Why renters could be the next target for gun control activists

(AP Photo/Paul Sakuma, File)

Now that the Supreme Court has said in no uncertain terms that average, everyday citizens of the United States possess not only the right to keep a gun in the home for self-defense but to bear arms in public as well, the anti-gun lobby is going to have to get creative in order to curtail the exercise of those rights. Unfortunately for those of us who support the Second Amendment, our opponents have pretty good imaginations when it comes to inventing new restrictions on our centuries-old right, and one suggestion that’s being floated could actually be implemented without putting any new laws on the books in most states.

I ran across this particularly bad idea at the inadvertently appropriate website “City Limits,” where author David Brand pondered whether in a city like New York, where only about 1 in 3 residents own their home or apartment, landlords might be able to stop a mass movement towards gun ownership by imposing gun bans in rental properties.

Experts who spoke with City Limits say owners can ban guns as a condition of a lease because they are imposing restrictions on their own private property, though some said the high court could someday determine that the Second Amendment—at least as it is interpreted by the six justices on the bench who ruled in favor of gun enthusiasts—could supersede those ownership rights.

“A landlord is just like any business owner—a restaurateur, a movie theater owner, an amusement park,” said Andrew Lieb, a New York-based constitutional lawyer and real estate attorney. “The Second Amendment is only about government restrictions on your rights.”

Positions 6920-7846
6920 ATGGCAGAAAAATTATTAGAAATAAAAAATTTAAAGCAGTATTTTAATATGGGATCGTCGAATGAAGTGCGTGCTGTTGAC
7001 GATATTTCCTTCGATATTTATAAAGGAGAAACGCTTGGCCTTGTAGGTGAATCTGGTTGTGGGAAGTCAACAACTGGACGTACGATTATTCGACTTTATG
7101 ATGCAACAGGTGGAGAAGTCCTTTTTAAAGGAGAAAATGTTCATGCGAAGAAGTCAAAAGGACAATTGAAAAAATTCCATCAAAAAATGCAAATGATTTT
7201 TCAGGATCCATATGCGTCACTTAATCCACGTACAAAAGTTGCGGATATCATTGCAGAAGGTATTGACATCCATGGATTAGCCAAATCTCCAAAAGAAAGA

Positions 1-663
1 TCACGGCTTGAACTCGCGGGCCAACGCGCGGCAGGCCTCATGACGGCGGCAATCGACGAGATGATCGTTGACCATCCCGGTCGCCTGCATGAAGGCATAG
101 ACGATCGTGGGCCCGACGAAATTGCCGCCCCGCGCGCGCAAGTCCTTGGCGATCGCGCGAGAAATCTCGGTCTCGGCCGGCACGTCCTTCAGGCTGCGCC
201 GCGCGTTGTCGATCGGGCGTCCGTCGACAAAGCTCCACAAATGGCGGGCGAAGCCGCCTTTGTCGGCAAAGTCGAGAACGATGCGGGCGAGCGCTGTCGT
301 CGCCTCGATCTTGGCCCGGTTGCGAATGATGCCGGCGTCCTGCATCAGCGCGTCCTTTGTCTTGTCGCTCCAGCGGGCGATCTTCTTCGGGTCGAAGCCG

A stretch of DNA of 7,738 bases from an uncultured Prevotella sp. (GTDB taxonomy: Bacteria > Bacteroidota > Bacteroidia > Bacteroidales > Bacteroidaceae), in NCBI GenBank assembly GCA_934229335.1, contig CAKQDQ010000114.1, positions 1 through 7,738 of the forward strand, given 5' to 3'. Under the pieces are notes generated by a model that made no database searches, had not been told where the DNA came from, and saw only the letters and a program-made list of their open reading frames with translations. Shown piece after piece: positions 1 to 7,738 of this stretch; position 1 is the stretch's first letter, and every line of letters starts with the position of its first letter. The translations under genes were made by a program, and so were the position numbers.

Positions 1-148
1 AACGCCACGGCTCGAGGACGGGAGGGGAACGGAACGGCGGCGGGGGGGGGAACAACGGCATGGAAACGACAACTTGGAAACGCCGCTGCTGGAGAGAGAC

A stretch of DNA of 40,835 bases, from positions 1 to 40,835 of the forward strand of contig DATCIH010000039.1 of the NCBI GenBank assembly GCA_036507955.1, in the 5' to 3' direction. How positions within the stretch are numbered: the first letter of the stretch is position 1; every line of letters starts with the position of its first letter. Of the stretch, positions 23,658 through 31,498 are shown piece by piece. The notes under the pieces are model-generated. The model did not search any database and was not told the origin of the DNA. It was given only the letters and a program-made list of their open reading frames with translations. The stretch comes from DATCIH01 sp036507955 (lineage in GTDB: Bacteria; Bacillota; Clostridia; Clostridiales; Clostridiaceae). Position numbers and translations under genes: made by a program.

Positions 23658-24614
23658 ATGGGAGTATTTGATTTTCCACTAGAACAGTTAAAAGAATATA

Lieb said landlords can add a “no guns” provision to leases as long as the same rules apply to everyone in a multi-unit building. “I’m as confident in that statement as I am that there is no alien in my room right now,” he added. (Then again, a House Intelligence Committee recently held a hearing on UFOs. We live in interesting times).

Lieb said it may not be possible for a property owner to actually enforce a “no guns” rule, but the lease language could protect them from liability if someone is killed or injured by a renter or guest with a gun.

“I would think that it becomes standard in leases across New York City and elsewhere,” Lieb said. “The reason you would do it is because of liability and indemnification…It’s because of money, not because of principle.”

If that comes to pass, it’s going to be the middle and working-class who suffer the greatest deprivation of their rights. Those on the upper end of the economic spectrum can afford to buy and not rent if they want to, and as Brand reluctantly acknowledges, bans on gun ownership in public housing have proven to be constitutionally problematic in several places where they’ve been challenged in the past.

A federal court in 2019 overturned a public housing authority’s gun ban in East St. Louis, Illinois, and some states have also moved to prevent landlords from banning guns in apartments subsidized by the federal Section 8 program.